Copper dipped on Monday as the euro fell versus the dollar and investor caution set in after a rally on Friday on a U.S. jobs report and hope of a resolution to Europe's debt crisis, but a pledge by top metals consumer China to support growth limited losses.
A seasonally slow period for industrial demand due to summer holidays in the northern hemisphere is keeping copper volumes in check and prices rangebound between $7,200 and $7,800 per tonne, where they have been stuck since late May.
Prices may be jolted out of this range if China's economy, as analysts expect, picks up late in the third quarter or early in the fourth quarter and if there is no further marked deterioration the euro zone's finances.
London Metal Exchange (LME) three-month copper was $7,410 per tonne in official rings, from the close of $7,445 on Friday when it rose 1.6 percent, its biggest one-day gain since July 13, after a better than expected U.S. jobs report.
European shares retreated from four-month highs and the euro slipped from a one-month peak, with investors reluctant to extend the recent gains without more clarity on the next steps in Europe's three-year long debt crisis.
European Central Bank President Mario Draghi said last week the bank would act only in cooperation with the euro zone bailout funds, and would require countries to ask for help first.
"After a massive move upwards it's not unrealistic to see something of a correction and the market is again having another look at what is going on fundamentally, and it's not as positive as what the market thought last week," said Commerzbank analyst Eugen Weinberg.
"Longer term we see a bottoming out process, which is likely to soon be over, and stabilisation of the market. We're likely to see falling (metals) inventories, mine closures in some metals and a pick up in Chinese (metals) buying."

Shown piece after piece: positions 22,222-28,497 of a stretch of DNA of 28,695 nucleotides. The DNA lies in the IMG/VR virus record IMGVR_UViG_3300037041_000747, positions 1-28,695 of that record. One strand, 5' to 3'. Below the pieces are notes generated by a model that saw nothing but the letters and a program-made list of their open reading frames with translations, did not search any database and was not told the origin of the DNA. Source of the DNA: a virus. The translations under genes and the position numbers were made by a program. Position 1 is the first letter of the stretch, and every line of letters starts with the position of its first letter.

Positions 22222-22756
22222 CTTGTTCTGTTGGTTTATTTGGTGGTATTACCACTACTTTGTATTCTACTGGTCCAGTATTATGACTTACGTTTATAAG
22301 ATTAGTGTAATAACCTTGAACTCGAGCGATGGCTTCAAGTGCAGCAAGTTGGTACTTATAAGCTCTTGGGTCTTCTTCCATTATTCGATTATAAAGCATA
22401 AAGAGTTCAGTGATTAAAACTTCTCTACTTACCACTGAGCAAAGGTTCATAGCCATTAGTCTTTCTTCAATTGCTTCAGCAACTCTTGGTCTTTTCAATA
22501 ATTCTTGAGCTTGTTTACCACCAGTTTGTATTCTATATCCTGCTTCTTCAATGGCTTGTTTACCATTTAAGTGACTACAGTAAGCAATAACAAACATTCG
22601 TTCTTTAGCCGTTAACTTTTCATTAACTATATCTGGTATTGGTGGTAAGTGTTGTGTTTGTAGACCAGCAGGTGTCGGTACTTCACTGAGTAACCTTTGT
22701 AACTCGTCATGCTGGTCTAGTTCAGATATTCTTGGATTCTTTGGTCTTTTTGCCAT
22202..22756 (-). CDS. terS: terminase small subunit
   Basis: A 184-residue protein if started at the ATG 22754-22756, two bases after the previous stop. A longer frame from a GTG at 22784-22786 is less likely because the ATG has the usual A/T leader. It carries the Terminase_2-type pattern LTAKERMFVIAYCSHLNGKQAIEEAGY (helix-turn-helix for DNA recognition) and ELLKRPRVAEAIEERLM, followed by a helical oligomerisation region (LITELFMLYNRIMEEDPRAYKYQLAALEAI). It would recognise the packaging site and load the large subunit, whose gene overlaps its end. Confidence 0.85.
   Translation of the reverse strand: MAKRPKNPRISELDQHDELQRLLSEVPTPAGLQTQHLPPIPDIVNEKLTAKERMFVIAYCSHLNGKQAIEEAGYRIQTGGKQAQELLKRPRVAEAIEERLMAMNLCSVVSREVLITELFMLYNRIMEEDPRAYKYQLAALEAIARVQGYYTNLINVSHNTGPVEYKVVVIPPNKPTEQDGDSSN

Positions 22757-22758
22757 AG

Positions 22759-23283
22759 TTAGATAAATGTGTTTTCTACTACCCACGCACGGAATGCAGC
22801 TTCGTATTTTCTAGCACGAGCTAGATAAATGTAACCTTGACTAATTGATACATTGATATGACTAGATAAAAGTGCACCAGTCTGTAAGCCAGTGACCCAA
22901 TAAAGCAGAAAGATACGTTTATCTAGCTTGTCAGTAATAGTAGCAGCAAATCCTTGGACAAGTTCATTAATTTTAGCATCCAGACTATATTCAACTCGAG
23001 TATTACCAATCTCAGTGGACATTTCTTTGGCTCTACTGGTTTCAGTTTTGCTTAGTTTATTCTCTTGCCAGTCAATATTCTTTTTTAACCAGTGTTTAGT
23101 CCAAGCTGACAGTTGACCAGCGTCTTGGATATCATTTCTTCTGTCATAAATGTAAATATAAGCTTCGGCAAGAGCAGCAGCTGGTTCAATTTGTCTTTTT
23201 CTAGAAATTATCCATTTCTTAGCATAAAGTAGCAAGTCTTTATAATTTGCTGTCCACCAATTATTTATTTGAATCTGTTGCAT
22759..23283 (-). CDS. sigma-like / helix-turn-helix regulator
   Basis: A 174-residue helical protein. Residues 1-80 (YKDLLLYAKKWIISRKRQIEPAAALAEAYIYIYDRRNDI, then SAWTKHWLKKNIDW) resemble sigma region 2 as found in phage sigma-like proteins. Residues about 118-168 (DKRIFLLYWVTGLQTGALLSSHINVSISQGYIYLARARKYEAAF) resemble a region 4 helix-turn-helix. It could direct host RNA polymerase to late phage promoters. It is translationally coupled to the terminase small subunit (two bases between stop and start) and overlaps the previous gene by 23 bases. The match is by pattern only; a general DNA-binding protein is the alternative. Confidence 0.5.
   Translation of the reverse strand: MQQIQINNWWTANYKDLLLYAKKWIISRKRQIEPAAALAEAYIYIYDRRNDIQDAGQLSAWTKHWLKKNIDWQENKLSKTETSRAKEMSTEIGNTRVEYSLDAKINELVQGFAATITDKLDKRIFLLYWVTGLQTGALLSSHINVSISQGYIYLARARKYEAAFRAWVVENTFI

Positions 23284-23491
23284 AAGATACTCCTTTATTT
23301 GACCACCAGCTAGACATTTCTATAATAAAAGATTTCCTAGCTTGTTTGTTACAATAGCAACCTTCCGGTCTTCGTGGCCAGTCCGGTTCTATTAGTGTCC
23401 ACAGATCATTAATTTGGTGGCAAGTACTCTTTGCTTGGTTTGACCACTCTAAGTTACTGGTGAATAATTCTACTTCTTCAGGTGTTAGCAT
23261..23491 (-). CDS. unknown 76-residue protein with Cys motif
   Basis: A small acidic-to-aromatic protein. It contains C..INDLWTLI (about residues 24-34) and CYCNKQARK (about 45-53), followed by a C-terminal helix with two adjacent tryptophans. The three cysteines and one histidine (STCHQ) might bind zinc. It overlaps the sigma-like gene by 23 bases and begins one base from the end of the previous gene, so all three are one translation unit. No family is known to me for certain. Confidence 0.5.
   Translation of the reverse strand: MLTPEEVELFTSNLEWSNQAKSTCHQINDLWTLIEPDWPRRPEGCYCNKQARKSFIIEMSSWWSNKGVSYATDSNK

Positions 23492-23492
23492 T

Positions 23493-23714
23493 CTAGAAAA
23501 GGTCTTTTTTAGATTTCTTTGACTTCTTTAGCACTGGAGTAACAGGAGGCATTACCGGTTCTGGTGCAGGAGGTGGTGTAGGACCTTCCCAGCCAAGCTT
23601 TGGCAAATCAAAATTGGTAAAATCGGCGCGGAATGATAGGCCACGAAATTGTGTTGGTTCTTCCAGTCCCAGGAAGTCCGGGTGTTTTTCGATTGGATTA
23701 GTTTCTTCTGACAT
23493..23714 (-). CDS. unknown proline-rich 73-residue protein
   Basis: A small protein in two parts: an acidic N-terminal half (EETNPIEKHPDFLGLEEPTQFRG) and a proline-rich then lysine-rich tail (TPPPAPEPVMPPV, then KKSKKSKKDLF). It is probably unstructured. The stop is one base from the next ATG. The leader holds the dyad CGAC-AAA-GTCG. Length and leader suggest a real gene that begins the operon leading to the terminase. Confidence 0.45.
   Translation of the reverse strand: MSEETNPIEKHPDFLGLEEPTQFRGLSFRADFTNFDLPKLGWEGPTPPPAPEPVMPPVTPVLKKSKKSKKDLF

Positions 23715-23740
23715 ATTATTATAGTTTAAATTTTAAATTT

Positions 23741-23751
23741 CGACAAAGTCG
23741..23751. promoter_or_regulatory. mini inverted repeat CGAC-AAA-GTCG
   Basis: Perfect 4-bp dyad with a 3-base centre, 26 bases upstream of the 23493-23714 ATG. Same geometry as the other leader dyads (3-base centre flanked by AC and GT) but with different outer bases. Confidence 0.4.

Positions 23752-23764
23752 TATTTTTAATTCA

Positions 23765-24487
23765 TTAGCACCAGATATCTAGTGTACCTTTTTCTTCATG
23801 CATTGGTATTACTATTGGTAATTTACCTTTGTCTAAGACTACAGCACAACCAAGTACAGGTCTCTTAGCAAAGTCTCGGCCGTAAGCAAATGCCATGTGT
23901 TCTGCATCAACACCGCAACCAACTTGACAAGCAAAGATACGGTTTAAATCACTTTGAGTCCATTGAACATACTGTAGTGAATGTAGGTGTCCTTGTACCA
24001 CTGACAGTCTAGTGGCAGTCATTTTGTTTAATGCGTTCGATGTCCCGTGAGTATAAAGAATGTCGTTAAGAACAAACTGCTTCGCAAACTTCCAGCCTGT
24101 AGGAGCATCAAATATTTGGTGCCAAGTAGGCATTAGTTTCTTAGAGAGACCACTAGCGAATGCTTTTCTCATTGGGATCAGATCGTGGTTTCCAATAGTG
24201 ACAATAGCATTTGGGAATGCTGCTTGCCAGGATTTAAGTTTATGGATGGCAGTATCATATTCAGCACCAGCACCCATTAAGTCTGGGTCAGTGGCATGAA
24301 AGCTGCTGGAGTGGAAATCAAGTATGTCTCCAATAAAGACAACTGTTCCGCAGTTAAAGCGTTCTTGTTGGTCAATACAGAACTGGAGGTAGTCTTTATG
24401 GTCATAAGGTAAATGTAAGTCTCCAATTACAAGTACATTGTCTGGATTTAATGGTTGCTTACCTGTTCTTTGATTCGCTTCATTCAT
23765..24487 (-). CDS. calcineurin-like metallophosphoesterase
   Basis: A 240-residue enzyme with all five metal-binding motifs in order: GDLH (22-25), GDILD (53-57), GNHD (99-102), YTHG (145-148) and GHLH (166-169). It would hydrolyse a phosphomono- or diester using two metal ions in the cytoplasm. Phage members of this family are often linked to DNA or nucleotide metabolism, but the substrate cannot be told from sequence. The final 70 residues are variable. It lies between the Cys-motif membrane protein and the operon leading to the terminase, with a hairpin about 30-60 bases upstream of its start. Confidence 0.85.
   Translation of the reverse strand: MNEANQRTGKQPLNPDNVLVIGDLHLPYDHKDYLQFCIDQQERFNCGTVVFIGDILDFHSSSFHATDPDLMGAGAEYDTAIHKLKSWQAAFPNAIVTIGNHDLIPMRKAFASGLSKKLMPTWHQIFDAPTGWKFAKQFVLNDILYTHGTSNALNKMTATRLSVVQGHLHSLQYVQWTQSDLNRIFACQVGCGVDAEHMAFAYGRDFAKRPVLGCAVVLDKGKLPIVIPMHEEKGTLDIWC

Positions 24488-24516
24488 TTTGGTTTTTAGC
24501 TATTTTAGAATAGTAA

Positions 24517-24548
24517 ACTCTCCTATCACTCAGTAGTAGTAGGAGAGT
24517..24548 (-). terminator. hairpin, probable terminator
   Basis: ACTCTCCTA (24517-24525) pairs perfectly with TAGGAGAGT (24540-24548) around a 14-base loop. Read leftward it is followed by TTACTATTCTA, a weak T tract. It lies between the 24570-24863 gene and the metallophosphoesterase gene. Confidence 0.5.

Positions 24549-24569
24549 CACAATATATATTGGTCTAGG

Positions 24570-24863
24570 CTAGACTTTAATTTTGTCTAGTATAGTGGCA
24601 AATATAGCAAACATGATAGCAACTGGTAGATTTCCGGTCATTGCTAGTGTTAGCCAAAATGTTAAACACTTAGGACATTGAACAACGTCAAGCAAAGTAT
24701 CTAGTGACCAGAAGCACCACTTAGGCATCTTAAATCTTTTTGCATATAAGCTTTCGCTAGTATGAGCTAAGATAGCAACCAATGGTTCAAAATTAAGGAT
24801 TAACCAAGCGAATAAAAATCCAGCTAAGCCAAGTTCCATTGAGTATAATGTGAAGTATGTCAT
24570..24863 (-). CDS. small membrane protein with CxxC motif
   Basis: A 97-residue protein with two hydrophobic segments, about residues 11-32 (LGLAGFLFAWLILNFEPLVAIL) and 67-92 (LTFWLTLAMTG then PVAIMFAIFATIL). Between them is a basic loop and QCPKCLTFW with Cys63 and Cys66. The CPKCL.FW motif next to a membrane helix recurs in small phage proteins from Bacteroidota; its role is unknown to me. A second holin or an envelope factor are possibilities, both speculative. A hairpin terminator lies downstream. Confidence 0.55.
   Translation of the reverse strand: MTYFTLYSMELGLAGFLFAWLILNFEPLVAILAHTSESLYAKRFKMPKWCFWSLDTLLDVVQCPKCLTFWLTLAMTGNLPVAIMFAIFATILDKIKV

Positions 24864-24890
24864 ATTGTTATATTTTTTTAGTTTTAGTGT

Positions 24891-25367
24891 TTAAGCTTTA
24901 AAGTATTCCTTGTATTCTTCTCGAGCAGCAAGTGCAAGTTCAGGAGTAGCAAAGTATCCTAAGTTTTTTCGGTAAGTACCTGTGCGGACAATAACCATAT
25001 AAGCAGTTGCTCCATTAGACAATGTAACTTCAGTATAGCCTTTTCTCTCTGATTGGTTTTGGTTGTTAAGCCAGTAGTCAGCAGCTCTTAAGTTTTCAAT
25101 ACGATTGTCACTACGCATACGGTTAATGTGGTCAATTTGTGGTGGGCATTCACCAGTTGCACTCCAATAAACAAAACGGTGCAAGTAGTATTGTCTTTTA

China's central bank pledged on Sunday to intensify fine-tuning of monetary policy in the second half of this year and to improve credit policy to bolster the real economy, echoing earlier government commitments amid an economic slowdown.
Chinese industrial production for July, alongside retail sales and inflation data, is due on Thursday. Those figures will be important for the base metals market because China is the world's top consumer of most industrial metals, accounting for 40 percent of refined copper demand last year.
"With the Q2 2012 earnings reporting season slowly fading out, the main market movers for this and next week are likely to be macro data, most importantly the industrial production data in Europe and China," Credit Suisse said in a note.
Investors will also look out for China's August Purchasing Manufacturers Index, which will be released at the beginning of next month.
"If the August print is lower, that would be one thing. If the number is below 50 (indicating a contraction), we are likely to see copper prices under renewed pressure," RBC Capital said in a note.
In other metals, tin was $17,775 in rings from $17,900 at the close on Friday, z inc was $1,832 f rom $1,840, aluminium was $1,862 from $1,860 and nickel was $15,525 from $15,625. Lead, untraded in rings, was bid at $1,883 from $1,895.